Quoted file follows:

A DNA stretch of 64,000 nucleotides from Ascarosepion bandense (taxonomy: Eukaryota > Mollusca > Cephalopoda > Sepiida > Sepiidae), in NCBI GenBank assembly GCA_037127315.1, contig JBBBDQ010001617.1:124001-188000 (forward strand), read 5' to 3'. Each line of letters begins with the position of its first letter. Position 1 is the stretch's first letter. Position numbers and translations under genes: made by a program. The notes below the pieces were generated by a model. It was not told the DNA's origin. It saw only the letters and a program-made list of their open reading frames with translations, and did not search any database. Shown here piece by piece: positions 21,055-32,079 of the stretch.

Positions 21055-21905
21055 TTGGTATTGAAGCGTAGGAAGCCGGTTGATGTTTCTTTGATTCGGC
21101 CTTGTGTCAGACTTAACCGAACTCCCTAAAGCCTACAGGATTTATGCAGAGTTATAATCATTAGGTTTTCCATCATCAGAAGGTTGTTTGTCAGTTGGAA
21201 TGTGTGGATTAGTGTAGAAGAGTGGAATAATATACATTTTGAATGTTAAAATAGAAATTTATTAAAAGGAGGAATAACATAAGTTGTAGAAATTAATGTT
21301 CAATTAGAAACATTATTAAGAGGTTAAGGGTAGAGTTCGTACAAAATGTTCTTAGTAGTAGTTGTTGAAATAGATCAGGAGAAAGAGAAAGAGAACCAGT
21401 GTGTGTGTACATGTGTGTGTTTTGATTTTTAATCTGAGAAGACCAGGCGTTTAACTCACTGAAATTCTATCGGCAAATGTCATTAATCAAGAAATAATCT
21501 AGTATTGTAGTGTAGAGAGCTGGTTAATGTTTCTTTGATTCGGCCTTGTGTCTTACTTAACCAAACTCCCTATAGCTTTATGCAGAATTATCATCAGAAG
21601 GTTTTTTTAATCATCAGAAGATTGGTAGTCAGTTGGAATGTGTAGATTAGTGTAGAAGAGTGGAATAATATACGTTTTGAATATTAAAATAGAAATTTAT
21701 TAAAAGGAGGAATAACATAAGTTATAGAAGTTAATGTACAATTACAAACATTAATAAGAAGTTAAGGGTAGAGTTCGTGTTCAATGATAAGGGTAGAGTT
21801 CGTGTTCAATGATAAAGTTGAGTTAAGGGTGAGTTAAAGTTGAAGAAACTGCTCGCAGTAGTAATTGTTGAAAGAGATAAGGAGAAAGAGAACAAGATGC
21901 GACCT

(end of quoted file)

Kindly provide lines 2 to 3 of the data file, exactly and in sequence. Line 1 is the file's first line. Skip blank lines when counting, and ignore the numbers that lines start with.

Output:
Positions 21055-21905
21055 TTGGTATTGAAGCGTAGGAAGCCGGTTGATGTTTCTTTGATTCGGC